PORTLAND, Maine — Organizers who took to the polling booth to block the private sale of a downtown park about one year ago on Wednesday celebrated a $100,000 grant to support programming and improvements in the square.
The group Friends of Congress Square Park held the event to mark the beginning of weekly events throughout the summer, a program that Portland Mayor Michael Brennan said shows the group “kept a promise to be good stewards of this space.”
Congress Square Park, near the center of the most densely populated square mile in the state, became a focal point for discussion about city planning and the maintenance of Portland’s public spaces and parks.
Frank Turek, the founding president of the group, said the $100,000 grant from the “Heart of the Community” program funded by Southwest Airlines and supported by the Project for Public Spaces would have been hard to imagine a year ago.
“We could have never envisioned this level of support,” Turek said. “Everything that could have fallen into place fell into place in the right way.”
After the city agreed to sell the park to the adjoining hotel developer, the group organized and won a referendum to block the sale and kept the square busy during the summer months with public World Cup soccer viewings, dance parties, free wireless Internet and a food truck.
Herb Adams, a founding member of the Friends of Congress Square Park, a historian and former state representative, said Wednesday he thinks that fight will be remembered alongside the battle over a waterfront zoning ordinance in the late 1980s.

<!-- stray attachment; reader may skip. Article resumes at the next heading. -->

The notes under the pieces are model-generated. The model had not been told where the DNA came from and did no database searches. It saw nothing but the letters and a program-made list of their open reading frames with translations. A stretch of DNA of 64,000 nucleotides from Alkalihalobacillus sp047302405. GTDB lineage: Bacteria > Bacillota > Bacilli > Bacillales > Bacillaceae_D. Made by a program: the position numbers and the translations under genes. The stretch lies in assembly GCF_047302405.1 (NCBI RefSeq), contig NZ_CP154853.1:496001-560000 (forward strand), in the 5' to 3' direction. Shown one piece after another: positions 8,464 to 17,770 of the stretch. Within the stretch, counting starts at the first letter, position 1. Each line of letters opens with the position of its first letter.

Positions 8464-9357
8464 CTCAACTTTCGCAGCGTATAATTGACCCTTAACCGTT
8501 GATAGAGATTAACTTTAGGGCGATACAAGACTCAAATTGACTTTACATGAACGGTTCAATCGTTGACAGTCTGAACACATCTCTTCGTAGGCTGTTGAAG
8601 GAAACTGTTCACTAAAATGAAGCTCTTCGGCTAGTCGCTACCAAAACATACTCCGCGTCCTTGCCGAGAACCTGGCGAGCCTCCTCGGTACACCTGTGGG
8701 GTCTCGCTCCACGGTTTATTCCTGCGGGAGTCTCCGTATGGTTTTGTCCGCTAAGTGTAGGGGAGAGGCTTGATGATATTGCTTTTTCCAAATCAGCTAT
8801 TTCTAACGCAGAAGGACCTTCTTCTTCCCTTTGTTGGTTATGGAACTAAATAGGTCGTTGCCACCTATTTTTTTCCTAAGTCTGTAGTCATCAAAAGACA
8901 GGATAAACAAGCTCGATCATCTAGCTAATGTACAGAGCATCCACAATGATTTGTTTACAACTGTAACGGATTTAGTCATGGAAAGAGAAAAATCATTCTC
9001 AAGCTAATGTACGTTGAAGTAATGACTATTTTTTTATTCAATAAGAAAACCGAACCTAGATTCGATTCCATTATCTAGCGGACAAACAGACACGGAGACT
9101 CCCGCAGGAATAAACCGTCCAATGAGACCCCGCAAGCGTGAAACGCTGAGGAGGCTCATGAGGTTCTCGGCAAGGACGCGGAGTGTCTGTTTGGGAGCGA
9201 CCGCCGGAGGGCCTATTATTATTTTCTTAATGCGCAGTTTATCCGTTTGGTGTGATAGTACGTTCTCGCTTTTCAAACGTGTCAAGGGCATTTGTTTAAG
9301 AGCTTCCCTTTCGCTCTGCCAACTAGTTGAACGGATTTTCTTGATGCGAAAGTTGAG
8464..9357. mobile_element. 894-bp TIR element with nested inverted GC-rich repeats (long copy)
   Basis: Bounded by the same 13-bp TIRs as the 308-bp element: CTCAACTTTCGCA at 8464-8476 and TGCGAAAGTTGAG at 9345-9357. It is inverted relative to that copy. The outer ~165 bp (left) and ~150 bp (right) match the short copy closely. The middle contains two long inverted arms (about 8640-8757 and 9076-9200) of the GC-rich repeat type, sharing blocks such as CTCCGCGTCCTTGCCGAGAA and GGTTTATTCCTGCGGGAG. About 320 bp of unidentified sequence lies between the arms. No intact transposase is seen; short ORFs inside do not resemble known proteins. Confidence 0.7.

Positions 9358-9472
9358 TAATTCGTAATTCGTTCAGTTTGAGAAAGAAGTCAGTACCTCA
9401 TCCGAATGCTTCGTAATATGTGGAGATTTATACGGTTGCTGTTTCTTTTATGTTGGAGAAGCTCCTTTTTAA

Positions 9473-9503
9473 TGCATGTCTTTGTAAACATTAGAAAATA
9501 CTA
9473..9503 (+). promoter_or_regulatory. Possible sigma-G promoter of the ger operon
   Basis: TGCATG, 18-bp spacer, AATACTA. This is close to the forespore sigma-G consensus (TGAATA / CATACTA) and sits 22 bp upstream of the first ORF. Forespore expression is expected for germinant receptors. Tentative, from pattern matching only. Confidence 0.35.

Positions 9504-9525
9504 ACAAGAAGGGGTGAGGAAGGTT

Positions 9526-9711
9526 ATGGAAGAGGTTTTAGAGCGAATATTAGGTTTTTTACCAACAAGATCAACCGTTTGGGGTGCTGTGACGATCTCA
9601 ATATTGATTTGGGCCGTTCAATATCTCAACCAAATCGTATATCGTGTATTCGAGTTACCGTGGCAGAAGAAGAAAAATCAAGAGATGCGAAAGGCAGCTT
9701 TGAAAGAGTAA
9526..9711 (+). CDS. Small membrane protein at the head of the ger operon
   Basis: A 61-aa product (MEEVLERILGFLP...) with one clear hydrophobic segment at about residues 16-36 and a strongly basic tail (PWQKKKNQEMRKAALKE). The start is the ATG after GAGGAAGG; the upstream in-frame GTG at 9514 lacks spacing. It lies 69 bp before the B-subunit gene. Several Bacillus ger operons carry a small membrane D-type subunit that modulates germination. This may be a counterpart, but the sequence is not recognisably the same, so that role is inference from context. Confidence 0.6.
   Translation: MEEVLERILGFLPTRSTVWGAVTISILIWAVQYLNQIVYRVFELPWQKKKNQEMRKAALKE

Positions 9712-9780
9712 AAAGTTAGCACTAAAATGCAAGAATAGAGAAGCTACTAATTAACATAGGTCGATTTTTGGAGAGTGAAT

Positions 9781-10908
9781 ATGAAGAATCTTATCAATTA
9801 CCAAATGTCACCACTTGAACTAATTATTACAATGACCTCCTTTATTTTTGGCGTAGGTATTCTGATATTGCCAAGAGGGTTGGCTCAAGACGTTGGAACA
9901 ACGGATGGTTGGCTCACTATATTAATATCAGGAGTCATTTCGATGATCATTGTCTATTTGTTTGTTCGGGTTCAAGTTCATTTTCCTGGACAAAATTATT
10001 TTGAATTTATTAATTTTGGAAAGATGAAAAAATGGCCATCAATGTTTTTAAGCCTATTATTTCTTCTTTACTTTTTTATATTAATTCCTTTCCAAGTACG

“That, too, started with petitions to government,” Adams said. “The citizens rose, they loudly petitioned the government, and city government and developers pushed back. But at the end of a long process and a suit that went all the way to the [Maine Supreme Judicial Court], the citizens prevailed.”
Adams said he thinks the fight over the park will have a lasting impact on planning discussions amid economic pressures, despite the Congress Square fight dealing narrowly with the sale and use of public parks.
“I think as we emerge from a recession — a long recession — and development money flows back into the city, these new processes will enable caring citizens who have a lot to say about the future of their living space [to have influence] rather than just have the process driven by money and profit,” Adams said.
Brennan said the redevelopment of the park stands to “revitalize” the downtown and demonstrated the benefit of public-private partnerships, saying the city alone could not have done the work to improve the park and schedule events.
The Friends of Congress Square Park now operates as a nonprofit to manage amenities such as free WiFi, park benches and other installations.
Jamie Parker, a member of the city’s Parks Commission, said he attributes the redevelopment of the park in part to the city’s decision to sell most of the 14,000-square-foot plot.
“Almost losing something is a way to appreciate it anew,” Parker said.
The nonprofit organization that now manages the park has a slate of events planned throughout the summer, ranging from yoga to concerts and movies.
David LaCasse, current president of the nonprofit group, said the grant “is a validation of our efforts.”